A simple example is the note C whose named tone is C and which has no alteration. It is therefore at the same position as tone C at 12 o’clock. The path to the note C♯ also begins at tone C but is sharpened (raised a semitone in pitch, clockwise) once, so it occupies the 1 o’clock position. The note B and the flattened note C♭ both occupy position 11 and they identify the same tone but they are not the same note because they give different names, or spellings to the tone.

When its alteration is zero, you may optionally write a natural (♮) accidental in a note’s name to indicate that the note shares the natural name and position of its tone. For example, the note C can be called C♮ to make it clear you haven’t missed a symbol off a C♭ or a C♯. Another accidental is the double-sharp (x), which makes, for example, Cx a concise form of C♯♯.

It should be clear that the natural name, if any, of the tone identified by a note needn’t bear any relation to the note’s own name. For example, the note Cx occupies position 2, the same position as tone D, but D does not appear in the spelling of this note. What’s important is the name of the tone we begin from and the magnitude and direction of the alteration.

The operations which are defined for intervals are: subtraction of one note from another, giving an interval; and addition of an interval to a note, giving a note. Subtraction of an interval from a note is defined by the addition operator, after reversing the direction of the interval.


Consecutive tones are grouped together into sets of twelve, called octaves. In common tunings, the tones in an octave are spaced approximately equally in pitch even though their actual frequencies vary logarithmically.

Octave is also used to describe the musical interval between same-named notes in two neighboring octaves. The frequency ratio of these equivalent notes in octave n and octave n-1 is 2:1. This straightforward relationship causes a similarly straightforward aural effect. When played either in succession or together, the two tones are perceived to have an unmistakably similar quality.


Frequency is a physical property of an oscillator. Pitch is the subjective, mental sensation of frequency and, since the mind is the measuring instrument, pitch can’t generally be measured or described with great accuracy. Pitches are perceived as low and high in proportion to the frequency of the sound being heard.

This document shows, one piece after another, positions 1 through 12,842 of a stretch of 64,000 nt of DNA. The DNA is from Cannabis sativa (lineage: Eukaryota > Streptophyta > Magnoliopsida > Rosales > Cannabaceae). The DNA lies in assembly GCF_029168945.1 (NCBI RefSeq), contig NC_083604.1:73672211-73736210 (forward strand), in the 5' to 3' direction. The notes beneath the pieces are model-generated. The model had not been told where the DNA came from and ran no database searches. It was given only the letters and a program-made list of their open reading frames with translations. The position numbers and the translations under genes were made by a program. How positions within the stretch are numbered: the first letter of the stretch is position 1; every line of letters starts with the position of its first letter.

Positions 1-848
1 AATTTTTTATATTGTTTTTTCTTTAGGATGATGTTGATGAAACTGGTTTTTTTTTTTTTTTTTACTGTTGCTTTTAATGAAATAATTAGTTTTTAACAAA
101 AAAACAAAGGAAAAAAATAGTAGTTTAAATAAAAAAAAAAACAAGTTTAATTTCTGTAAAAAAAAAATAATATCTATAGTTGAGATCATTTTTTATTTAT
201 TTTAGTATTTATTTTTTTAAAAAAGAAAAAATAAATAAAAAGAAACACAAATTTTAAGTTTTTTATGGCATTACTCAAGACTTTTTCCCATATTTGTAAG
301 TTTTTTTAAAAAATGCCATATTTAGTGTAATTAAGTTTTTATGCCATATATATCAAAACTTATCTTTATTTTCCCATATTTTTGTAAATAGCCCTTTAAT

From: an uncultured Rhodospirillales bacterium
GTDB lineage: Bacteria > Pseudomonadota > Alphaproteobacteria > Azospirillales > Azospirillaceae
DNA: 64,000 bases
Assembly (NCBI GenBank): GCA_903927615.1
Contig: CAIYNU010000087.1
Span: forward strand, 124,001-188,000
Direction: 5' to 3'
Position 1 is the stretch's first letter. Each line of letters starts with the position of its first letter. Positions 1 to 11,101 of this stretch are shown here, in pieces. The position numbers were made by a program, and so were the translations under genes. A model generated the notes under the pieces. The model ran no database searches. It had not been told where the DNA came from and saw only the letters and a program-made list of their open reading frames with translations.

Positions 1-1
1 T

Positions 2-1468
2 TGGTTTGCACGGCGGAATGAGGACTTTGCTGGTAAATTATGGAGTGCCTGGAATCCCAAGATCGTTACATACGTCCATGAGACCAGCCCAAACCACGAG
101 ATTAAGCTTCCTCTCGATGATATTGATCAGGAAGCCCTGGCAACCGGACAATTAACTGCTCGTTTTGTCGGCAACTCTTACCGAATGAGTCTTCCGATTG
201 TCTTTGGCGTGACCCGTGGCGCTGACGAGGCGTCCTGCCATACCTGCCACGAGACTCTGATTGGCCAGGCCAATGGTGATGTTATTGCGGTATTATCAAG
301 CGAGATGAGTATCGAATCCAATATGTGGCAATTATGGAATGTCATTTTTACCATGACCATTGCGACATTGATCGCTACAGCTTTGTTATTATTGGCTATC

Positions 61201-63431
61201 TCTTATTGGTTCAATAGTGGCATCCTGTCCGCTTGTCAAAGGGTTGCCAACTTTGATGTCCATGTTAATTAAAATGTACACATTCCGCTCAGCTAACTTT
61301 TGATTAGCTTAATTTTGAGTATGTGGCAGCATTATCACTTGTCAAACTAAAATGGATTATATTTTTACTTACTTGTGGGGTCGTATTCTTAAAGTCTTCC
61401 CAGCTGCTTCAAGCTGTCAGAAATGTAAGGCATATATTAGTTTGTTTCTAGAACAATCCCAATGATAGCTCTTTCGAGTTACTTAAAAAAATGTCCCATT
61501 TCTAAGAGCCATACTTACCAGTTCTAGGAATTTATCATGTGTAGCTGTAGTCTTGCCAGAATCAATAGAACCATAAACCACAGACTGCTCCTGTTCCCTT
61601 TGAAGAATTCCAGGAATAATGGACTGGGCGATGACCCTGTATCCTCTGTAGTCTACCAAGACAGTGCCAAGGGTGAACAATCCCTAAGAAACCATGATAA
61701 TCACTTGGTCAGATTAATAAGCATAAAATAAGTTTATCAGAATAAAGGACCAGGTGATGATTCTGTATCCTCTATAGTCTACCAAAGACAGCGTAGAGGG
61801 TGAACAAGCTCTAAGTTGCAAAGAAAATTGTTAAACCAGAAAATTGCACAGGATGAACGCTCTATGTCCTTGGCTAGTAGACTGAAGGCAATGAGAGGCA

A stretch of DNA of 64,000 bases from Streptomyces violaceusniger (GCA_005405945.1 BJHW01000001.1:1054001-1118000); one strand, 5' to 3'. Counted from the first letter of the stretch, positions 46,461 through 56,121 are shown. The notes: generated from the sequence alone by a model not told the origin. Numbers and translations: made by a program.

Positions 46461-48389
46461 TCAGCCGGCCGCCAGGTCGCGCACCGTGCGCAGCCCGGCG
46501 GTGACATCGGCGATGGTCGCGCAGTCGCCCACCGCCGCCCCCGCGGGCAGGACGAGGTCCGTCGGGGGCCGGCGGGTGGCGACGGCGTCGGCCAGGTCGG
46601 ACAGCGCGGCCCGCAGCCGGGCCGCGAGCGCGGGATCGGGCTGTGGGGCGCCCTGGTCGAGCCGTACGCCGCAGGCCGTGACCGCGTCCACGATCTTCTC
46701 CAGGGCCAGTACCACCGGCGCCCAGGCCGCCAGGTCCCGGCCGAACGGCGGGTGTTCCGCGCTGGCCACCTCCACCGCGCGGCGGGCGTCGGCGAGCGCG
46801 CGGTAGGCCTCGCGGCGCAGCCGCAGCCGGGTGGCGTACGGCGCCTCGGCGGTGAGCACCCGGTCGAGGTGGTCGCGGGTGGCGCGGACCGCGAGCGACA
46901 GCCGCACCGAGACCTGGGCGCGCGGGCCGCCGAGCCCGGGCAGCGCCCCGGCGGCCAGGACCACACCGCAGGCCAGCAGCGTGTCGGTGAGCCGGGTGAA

A general interval; the class of intervals between two notes whose named tones appear in consecutive order on the twelve-tone clock. A major second is two semitones in size and can be natural (e.g. C♮ to D♮) or altered (e.g. B♮ to C♯). A minor second is one semitone in size and can also be natural (e.g. B♮ to C♮) or altered (e.g. C♮ to D♭).

Of the seven natural seconds on the twelve-tone clock, five are major and two (E-F and B-C) are minor. Therefore the varieties of second which occur naturally are major and minor.


The interval in pitch between any two adjacent tones. The ear perceives all semitones in common tunings as approximately equal intervals even though the frequency delta between adjacent notes varies logarithmically. From other sources you will hear the term half-step used to mean a semitone; I will not use that term.


When a note is sharpened, its pitch is raised by one semitone, thereby shifting it clockwise on the twelve-tone clock. Sharpening a flattened note moves it back counterclockwise towards the natural note.


Longitudinal waves which propagate through a medium such as air from an originating oscillator such as the vibrating parts of a musical instrument. Hearing is the subjective experience of sound and the human ear is sensitive to sound in a range of frequencies from about 20 Hz to about 20,000 Hz.


A general interval; the class of intervals formed by two consecutive seconds. A major third is formed by two major seconds and is four semitones in size. Major thirds can be natural (e.g. C♮ to E♮) or altered (e.g. B♮ to D♯). A minor third is formed by a major second and a minor second in any order and is three semitones in size. A minor third can also be natural (e.g. B♮ to C♮) or altered (e.g. C♮ to D♭).

Of the seven natural thirds on the twelve-tone clock, three (C-E, F-A and G-B) are major and four are minor. Therefore the varieties of third which occur naturally are major and minor.


The term tone is overloaded with meaning. The Greek word tonos means tightening; that is, a taut string. This suggests that tone should mean the sound produced by such a string, so a reasonable definition for the word is as a synonym for pitch. But better than this is to limit tone to mean those pitches produced by a tuned musical instrument, and that is the sense in which I will use the word.

Tones are named by grouping them into sets of twelve (i.e. octaves) and repeating the names for successive sets of twelve. Seven of the twelve tones in an octave are named A-G and the remainder are unnamed. However, all tones have equal status whether named or not. It’s worth stressing that these are tone names and not note names. Tones are given names so that notes may be named in relation to them.

From some sources you will hear tone used in the sense of the combined interval of two adjacent semitones. You will also hear the term whole-step used to mean the same thing. Instead, for the sake of clarity, I will simply say two semitones. Neither will I use tone to mean timbre.

Twelve-Tone Clock

The twelve-tone clock is a visualization of the tones in a single octave. The pattern of the octave is repeated on musical instruments (tones of the same class in different octaves serve the same musical function) and between musical instruments, so this illustration focuses on the octave-in-general in an instrument-agnostic form.

Figure 1 - The Twelve-tone clock

Because the tones Figure 1 map right onto the hour positions of a clock, you can equate each of the tone positions with an hour position. The position of the C tone can be thought of as either 12 or 0 (midnight in the 24-hour system) as you prefer. You can also think of the angular distance between any two tones as a ‘time’ in five-minute units. Use the clock analogy as a tool to help you picture the twelve-tone clock as a mental image.

There is no particular starting-point on the twelve-tone clock, and nor does it need to be oriented with C at the 0 (or 12) position. You should aim, in time, to be able to visualize the circle rotated to any orientation.


Copyright (c) Steve White 2005